| The effects
of off-highway vehicles on the flat-tailed horned lizard and improvements
in lizard density estimation.
Principal Investigator: Paul Doherty
Graduate Student: Tyler Grant
Project Start Date: 09/03
Expected Completion Date: 12/05
Funding Agency: USGS, RWO 73
Objectives: 1) Evaluate the effectiveness of distance sampling and mark-recapture in estimating flat-tailed horned lizard density. To date estimation of flat-tailed horned lizards has been based on indices. In a pilot study we demonstrated that estimation based upon mark-recapture was a viable alternative. We will expand the number of mark-recapture plots as well as incorporate a distance sampling procedure to further refine our methodology.
2) Improve the estimation of lizard density by incorporating model averaging and mixture models into the estimation procedures. To date we have focused on the use of Program Capture and the basic closed-capture models in Program Mark. We will investigate the use of mixture models to account for heterogeneity in our abundance estimates. We will also utilize a model averaging approach to obtain better abundance estimates. We will attempt to combine information from our distance sampling data and mark-recapture data using a model averaging approach.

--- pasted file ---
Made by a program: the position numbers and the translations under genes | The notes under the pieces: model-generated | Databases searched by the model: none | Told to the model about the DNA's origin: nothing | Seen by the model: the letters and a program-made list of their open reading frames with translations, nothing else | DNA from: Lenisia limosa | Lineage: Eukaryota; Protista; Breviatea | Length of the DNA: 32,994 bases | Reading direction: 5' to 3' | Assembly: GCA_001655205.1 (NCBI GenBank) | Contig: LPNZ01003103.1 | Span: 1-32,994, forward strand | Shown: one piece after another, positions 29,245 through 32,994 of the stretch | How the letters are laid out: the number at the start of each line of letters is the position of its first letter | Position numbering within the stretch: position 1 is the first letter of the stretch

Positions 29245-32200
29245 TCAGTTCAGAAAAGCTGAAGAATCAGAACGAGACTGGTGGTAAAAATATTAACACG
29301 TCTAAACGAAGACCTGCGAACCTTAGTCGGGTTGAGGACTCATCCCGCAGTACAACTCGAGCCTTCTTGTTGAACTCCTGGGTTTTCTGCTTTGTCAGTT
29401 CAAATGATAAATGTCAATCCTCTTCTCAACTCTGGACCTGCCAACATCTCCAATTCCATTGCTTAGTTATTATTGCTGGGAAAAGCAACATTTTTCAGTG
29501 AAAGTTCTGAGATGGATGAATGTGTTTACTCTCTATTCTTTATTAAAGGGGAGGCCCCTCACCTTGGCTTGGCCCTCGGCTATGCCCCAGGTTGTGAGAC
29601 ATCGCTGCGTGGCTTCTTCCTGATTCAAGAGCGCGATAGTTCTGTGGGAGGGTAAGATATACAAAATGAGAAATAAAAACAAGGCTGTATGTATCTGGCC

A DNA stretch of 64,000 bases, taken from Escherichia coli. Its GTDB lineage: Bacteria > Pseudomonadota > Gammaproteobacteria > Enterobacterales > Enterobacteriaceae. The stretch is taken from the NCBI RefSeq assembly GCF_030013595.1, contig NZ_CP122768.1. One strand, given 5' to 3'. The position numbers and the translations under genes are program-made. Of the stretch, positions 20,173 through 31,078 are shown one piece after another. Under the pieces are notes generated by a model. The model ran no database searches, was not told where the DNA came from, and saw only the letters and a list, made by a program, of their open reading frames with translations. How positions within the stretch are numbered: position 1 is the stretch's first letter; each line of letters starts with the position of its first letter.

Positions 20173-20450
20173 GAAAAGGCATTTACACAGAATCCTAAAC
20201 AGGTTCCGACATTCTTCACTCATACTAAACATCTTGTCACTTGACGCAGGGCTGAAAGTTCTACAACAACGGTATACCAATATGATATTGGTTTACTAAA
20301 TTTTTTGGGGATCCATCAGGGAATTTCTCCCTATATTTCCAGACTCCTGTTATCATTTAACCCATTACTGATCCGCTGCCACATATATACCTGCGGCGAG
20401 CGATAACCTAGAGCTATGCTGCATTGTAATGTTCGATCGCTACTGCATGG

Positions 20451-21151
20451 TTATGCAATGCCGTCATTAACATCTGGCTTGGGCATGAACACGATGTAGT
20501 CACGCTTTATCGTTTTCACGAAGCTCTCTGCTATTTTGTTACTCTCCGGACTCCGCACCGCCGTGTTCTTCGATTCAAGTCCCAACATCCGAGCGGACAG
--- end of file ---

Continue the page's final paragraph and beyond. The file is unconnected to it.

3) Evaluate the effects of off-highway vehicles on the density of flat-tailed horned lizards. We will evaluate the effects of off-highway vehicles in two ways. First we will conduct a correlative study by correlating the amount of off-highway vehicle tracks per plot with lizard abundance. Secondly, we will conduct a manipulative experiment in which we estimate the number of lizards in treatment and control plots, apply an off-highway vehicle treatment, and then assess any differences in lizard abundance due to the treatment.
Progress: Tyler Grant finished his coursework and passed
his Comprehensive Exams last spring. He completed field work in February,
2005. He is now writing his thesis.